Code of Ethics
This is a summary of the Code of Ethics endorsed by the PSA Board in September 2011. If you would like to download the full Code, you can do so below.
The code applies to every pharmacist irrespective of the role, scope, level or location of practice. Intern pharmacists and pharmacy students are expected to comply with the code during periods of supervised practice (clinical placements).
All non-pharmacist personnel engaged in the pharmacy profession are strongly encouraged to comply with the code. Employers are encouraged to include the code as part of the employee induction process.
The PSA’s Code of Professional Conduct from 1998 has been revised to reflect:
- changes in legislation, changes to the health care landscape and evolution of professional pharmacy practice
- the implementation of national registration for pharmacists including the overarching Code of Conduct for Registered Health Practitioners
- the reviews and subsequent release of PSA’s Professional Practice Standards and the pharmacy profession’s National Competency Standards Framework for Pharmacists in Australia 2010 and
- consistency with contemporary pharmacy practice in Australia.
1. A pharmacist recognises the health and wellbeing of the consumer as their first priority. A pharmacist will utilise expert knowledge and provide care in a compassionate and professional manner.
2. A pharmacist pays due respect for the autonomy and rights of consumers and encourages consumers to actively participate in decision-making. A pharmacist will, through informed consent, pay due respect to the dignity and privacy of the consumer including: respecting the consumer’s individuality; respecting their right to refuse advice or treatment; and ensuring the privacy and confidentiality of the consumer and information provided.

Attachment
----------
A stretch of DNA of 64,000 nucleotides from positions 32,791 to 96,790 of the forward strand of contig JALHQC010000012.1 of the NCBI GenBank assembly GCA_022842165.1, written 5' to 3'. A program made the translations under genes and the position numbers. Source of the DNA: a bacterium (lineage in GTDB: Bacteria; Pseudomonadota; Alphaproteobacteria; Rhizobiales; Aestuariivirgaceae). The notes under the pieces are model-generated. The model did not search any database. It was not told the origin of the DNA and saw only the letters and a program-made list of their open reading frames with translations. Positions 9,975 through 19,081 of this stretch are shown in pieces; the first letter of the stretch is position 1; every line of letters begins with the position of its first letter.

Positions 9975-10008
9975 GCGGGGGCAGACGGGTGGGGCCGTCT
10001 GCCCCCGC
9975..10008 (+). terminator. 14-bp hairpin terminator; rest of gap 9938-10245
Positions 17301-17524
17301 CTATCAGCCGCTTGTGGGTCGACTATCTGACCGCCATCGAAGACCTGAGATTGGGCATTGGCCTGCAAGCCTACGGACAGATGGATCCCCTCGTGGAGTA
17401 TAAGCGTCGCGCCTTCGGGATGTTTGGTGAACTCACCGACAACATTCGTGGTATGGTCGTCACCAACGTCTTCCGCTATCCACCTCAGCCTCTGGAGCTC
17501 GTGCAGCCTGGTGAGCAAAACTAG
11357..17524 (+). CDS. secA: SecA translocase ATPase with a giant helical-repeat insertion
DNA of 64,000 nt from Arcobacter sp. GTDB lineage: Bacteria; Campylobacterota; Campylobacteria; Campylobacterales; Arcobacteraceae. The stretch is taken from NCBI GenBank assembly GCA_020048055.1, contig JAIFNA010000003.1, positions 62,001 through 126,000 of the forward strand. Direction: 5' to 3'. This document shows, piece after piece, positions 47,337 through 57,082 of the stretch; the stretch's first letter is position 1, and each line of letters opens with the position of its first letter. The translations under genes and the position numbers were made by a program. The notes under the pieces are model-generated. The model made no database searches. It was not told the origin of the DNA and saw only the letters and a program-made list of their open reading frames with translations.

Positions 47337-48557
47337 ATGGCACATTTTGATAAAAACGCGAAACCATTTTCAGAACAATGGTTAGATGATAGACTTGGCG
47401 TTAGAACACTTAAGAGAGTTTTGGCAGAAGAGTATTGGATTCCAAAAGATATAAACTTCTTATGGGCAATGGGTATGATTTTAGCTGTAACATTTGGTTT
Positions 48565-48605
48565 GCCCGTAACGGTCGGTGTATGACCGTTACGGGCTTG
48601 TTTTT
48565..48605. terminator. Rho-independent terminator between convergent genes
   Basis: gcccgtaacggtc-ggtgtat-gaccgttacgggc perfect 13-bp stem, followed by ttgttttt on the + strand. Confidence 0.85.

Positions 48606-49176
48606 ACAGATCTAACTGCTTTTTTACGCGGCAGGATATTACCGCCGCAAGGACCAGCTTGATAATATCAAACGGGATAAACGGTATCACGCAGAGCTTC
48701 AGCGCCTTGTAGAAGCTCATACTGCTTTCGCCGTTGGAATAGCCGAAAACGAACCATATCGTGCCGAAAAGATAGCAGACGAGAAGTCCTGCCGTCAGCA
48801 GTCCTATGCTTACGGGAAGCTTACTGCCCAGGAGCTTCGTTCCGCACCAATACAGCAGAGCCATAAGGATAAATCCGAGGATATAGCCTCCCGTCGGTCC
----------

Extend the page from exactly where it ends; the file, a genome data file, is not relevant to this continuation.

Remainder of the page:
3. A pharmacist upholds the reputation and public trust of the profession. A pharmacist will not abuse the trust and respect of individuals and society.
4. A pharmacist acknowledges the professional roles in and responsibilities to the wider community. A pharmacist will ensure responsible and accountable control and supply of therapeutic goods and contribute to public health and enhancing the quality use of medicines.
The pharmacy profession
5. A pharmacist demonstrates a commitment to the development and enhancement of the profession. A pharmacist will commit to advancing the profession through involvement in activities including: training staff; engaging in teaching; acting as a preceptor; mentoring students, interns and colleagues; engaging in discussions and participating in initiatives to develop the profession; and showing professional leadership.
6. A pharmacist maintains a contemporary knowledge of pharmacy practice and ensures health and competence to practise. A pharmacist will recognise the importance of lifelong learning and self-development and their impact on professional competence. Further, a pharmacist is responsible for ensuring personal health to practise and supporting health professional colleagues in this regard.
7. A pharmacist agrees to practise only under conditions which uphold the professional independence, judgement and integrity of themselves or others. A pharmacist will exercise professional autonomy, objectivity and independence and manage actual and potential situations of conflict of interest.
8. A pharmacist conducts the business of pharmacy in an ethical and professional manner. A pharmacist will ensure business practices are conducted primarily in the best interest of the consumer, paying due respect to colleagues, while upholding the reputation of the profession.
Other health care professionals
9. A pharmacist works collaboratively with other health professionals to optimise the health outcomes of consumers. A pharmacist will consult and work cooperatively with other health care professionals to achieve expected or optimal health outcomes for the consumer.
- Pharmacy Board of Australia Code of Conduct for Registered Health Practitioners (external link)
- National Competency Standards Framework for Pharmacists in Australia 2010